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Tennis Elbow
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A condition characterized by pain over the lateral or medial epicondyle (bony prominence) of the humerus (arm bone) radiating to the outer side of the arm and forearm. Also known as golf elbow, lateral or medial epicondylitis.


Tennis elbow, one of the most common stress injuries of the arm, is a type of tendinitis that at some point afflicts almost one-third of all Americans who play tennis. Yet tennis players are not the only persons at risk, since any activity that calls for forceful, repeated contraction of the arm muscles can bring on tennis elbow. Working with carpentry tools, gardening, raking leaves, or even tightly gripping a heavy briefcase are only a few of the activities that can cause tennis elbow. Baseball, golf, bowling, racket sports, and even playing darts can bring it on.


Who Gets It? To some extent, this depends on the condition of your muscles and how much they are overused. In tennis, the injury occurs most frequently among recreational players who are 35 to 50 years of age, when muscles have begun to lose their resiliency, and who play at least two or three times weekly. Occasional players are less vulnerable as they tend not to play often enough or hard enough to overstress their arms. Pros are generally protected by superior conditioning and technique, although they too can develop tennis elbow as they grow older.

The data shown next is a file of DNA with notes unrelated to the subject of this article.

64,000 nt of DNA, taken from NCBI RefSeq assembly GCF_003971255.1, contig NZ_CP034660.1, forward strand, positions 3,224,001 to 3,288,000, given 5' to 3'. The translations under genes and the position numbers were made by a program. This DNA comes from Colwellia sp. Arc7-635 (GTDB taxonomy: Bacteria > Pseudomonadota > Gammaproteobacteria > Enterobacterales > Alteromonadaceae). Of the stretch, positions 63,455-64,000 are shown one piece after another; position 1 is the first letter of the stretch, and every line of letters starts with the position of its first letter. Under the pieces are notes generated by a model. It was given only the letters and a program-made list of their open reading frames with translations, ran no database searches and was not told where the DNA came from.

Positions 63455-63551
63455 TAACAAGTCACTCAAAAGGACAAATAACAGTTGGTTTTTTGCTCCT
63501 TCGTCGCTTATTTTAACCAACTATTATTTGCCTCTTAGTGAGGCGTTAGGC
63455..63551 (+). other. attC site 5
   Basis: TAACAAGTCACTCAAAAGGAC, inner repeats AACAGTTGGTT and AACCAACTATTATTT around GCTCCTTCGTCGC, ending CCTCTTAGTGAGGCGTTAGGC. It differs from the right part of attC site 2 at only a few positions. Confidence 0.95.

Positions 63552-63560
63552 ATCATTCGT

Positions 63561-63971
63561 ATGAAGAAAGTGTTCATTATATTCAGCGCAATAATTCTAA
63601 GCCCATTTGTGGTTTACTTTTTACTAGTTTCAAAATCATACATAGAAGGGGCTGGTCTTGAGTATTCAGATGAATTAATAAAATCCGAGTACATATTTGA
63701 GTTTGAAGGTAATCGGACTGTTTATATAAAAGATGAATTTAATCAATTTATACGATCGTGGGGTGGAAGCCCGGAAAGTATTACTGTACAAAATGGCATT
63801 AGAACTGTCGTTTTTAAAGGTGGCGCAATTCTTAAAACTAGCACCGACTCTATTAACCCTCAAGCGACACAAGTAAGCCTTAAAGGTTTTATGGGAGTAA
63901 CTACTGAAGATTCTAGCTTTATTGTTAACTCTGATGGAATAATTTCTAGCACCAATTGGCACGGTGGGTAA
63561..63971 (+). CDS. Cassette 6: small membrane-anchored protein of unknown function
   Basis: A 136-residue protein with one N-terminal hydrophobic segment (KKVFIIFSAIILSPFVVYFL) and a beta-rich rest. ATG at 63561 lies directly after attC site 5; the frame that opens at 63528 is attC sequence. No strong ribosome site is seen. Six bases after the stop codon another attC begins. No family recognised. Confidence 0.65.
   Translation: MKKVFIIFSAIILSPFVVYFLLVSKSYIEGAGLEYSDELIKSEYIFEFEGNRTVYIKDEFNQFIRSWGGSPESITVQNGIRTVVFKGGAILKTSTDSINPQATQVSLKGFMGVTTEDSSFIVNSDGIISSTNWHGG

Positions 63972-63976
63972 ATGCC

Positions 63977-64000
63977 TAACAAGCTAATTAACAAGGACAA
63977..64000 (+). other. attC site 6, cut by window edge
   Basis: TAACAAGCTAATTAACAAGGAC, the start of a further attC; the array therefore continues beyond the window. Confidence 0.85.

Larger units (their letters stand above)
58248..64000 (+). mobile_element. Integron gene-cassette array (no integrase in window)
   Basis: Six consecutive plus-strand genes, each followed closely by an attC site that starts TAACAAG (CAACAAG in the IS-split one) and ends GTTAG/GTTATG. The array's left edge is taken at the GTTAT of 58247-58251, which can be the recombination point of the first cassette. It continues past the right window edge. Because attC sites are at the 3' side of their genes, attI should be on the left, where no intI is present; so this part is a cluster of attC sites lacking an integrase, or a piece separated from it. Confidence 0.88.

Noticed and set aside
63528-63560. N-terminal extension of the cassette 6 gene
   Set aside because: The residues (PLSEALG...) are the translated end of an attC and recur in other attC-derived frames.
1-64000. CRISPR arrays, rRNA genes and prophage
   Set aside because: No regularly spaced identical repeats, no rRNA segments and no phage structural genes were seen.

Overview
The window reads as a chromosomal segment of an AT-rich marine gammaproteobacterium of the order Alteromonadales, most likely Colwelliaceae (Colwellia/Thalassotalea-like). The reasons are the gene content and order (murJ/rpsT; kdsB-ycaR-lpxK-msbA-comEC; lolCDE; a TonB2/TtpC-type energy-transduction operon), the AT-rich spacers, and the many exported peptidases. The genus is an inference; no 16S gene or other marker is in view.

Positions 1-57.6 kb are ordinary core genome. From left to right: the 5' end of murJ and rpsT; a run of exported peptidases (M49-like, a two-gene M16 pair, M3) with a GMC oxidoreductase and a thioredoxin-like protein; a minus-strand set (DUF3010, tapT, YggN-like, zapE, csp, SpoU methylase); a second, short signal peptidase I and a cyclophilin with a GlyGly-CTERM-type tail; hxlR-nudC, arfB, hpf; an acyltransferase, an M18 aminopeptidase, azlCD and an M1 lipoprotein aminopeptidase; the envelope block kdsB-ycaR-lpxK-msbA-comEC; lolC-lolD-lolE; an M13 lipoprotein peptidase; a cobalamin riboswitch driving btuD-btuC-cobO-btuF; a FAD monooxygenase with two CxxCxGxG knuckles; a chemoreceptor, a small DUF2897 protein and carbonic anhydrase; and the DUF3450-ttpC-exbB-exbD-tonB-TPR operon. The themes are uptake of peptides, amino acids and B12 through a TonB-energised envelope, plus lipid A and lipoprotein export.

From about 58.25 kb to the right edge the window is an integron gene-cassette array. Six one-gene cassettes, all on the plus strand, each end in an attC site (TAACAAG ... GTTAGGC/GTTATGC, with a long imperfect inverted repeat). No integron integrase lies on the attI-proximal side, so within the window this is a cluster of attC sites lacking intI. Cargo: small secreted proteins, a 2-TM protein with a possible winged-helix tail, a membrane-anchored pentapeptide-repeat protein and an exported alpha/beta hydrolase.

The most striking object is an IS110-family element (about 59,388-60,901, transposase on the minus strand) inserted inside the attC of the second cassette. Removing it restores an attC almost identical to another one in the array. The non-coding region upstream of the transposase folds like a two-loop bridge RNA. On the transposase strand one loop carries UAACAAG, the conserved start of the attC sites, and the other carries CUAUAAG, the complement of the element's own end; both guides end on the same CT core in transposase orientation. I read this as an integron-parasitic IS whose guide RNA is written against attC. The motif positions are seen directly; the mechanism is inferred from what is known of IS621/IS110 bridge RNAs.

The injury occurs when you flex, twist or contract the tendons that connect muscles to the elbow joint. In time, the overstressed tendons develop microscopic tears, producing tendinitis (painful inflammation of the tendons) centered around the epicondyle, the point at which the tendons attach to the elbow. The pain can radiate down to the wrist and up to the shoulder. Moving your arm or gripping something aggravates the pain. Most recreational tennis players who are afflicted feel pain in the lateral part (the outer part, when your palm is up) of the elbow. Experts often attribute this to poor backhand technique, improper serving and a late forehand stroke. Advanced players tend to feel pain on the inside (medial part) of the elbow, usually because of strain from hitting powerful serves.


Treatment is rest and avoidance of activities that exacerbate the conditions. The use of “counterforce” straps over the wrist are probably poor substitutes for rest. In mild cases, non-steroidal anti-inflammatory agents may be helpful. Injection of corticosteroids and a local anesthetic into the painful area may be of assistance in cases that have not been helped by conservative therapy. In some cases, surgical intervention may be indicated. After the pain has resolved, a daily physical therapy program involving stretching of the tendons may be helpful. It is also useful to consult a professional about your playing technique and the grip size on your racket.


What type of treatment will you be recommending? How effective is this treatment? How long will the elbow need to rest? How effective is corticosteroid injection? What are the side effects? How can this be prevented?

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